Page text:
Polls: Church Will Improve, But Law Should Resign
WASHINGTON – A growing number of people disapprove of the Catholic church's handling of the child sex abuse scandal in the United States, but almost two-thirds say they expect improvements to emerge from meetings of church officials in the Vatican, a poll found.
Almost three-quarters of Americans think the Roman Catholic Church has done a poor job in resolving its dilemma, the ABC News-Washington Post poll released Monday said.
The poll said 64 percent think the Vatican meetings will result in meaningful improvements, while 30 percent did not. A main source of division at the meeting, involving Vatican officials and summoned American prelates, appears to be whether Boston's Cardinal Bernard Law should resign. He is accused of transferring priests who allegedly abused children without reporting the cases to secular authorities.
Four in five questioned said Law should resign, including three-fourths of Catholics, said the poll of 1,207 adults taken Friday through Sunday.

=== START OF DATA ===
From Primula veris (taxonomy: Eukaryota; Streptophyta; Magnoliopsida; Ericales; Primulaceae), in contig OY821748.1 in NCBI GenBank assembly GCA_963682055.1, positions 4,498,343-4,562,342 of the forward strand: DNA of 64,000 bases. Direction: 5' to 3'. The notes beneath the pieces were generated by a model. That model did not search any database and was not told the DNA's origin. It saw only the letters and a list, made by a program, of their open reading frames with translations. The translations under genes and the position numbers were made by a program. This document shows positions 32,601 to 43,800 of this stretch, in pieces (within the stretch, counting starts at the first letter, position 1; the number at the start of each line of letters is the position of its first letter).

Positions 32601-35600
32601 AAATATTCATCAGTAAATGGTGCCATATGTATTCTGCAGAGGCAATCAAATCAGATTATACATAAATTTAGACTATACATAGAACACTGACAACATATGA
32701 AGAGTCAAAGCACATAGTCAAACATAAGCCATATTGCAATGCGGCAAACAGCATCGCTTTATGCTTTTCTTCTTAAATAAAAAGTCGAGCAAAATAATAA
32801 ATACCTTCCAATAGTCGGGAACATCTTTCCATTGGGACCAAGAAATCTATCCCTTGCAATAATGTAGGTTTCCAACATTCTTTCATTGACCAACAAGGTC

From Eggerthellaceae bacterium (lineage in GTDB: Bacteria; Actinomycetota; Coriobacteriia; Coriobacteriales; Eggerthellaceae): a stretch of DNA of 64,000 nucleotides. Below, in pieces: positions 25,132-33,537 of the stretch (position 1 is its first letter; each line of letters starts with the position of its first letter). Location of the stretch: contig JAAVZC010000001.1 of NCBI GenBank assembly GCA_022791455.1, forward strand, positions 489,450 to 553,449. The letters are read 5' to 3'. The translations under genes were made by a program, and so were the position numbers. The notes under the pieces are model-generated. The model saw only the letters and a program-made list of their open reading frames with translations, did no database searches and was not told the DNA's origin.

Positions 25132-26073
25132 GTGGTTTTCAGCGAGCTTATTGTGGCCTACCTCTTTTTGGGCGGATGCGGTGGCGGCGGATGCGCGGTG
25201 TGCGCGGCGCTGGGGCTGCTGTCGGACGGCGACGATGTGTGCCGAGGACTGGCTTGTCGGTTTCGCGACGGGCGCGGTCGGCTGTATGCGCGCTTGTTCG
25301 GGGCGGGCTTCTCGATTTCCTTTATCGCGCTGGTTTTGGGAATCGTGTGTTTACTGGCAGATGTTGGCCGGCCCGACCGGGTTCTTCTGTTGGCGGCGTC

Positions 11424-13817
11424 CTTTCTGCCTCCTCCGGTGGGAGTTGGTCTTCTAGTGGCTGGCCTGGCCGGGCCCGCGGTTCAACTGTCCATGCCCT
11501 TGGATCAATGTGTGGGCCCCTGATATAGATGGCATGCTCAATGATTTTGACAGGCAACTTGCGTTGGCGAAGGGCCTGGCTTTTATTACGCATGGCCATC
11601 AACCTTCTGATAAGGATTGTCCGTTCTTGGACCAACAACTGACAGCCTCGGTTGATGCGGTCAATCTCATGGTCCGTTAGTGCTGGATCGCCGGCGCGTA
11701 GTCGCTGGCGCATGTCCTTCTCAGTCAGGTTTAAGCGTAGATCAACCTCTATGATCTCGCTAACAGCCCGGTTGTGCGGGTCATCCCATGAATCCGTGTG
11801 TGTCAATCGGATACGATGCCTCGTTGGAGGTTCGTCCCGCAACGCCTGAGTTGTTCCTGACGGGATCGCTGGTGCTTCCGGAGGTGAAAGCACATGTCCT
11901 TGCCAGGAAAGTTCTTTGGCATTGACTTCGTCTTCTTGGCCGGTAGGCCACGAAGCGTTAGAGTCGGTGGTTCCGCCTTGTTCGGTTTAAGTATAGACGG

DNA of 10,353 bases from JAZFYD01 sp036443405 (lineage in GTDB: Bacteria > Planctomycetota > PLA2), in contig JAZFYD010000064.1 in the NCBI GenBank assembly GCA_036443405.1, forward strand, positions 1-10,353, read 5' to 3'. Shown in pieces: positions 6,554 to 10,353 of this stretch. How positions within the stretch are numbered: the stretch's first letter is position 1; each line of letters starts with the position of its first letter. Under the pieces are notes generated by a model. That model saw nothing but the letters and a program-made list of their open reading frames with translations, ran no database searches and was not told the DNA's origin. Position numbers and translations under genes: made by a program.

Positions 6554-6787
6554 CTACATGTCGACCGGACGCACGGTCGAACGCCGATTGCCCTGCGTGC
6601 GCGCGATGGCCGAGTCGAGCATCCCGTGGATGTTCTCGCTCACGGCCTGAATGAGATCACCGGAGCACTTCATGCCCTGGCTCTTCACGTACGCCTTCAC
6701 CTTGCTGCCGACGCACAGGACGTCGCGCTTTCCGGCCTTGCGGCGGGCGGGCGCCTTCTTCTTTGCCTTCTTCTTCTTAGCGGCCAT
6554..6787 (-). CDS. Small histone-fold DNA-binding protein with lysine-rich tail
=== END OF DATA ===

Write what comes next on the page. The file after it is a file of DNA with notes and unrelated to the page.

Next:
Three-quarters of Americans now disapprove of the church's handling of the issue, compared with two-thirds who felt that way in early March. Almost six in 10 disapprove strongly, compared with half who felt that way a month ago.
Four in five said the church should be required by law to report to police any accusation of sexual abuse by a priest. Two-thirds said any priest found to have sexually abused a child should be expelled from the priesthood.
A majority of Americans, 52 percent, said the Catholic Church cannot be trusted to handle the problem in the future. A majority of Catholics, 59 percent, said the church can be trusted.
A CBS News poll released during the weekend found that four in 10 Americans said charges of child sex abuse by priests have made them feel more negatively about the church. That poll of 1,119 adults was taken Monday through Thursday.
Two-thirds of Americans — and almost as many Catholics — in the CBS poll say they believe Pope John Paul II should have done more about the situation than he has. About half said the celibacy requirement for priests has increased the likelihood of child sex abuse, but almost that many think it has had no effect or even decreased it.
Both polls had error margins of plus or minus 3 percentage points, larger for subgroups like Catholics.